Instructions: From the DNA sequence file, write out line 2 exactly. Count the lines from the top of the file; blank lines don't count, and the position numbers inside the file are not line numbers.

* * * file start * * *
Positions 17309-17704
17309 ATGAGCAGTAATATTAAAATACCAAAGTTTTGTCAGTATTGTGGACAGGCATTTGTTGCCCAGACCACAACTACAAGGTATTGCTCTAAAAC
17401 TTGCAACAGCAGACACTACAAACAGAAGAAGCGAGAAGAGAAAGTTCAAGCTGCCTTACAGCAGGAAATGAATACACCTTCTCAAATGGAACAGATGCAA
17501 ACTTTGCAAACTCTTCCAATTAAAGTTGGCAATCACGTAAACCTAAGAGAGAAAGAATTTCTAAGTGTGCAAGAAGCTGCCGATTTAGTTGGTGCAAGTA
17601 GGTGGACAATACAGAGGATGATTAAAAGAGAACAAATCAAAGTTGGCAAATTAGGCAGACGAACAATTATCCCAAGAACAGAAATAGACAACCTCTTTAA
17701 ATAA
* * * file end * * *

17309 ATGAGCAGTAATATTAAAATACCAAAGTTTTGTCAGTATTGTGGACAGGCATTTGTTGCCCAGACCACAACTACAAGGTATTGCTCTAAAAC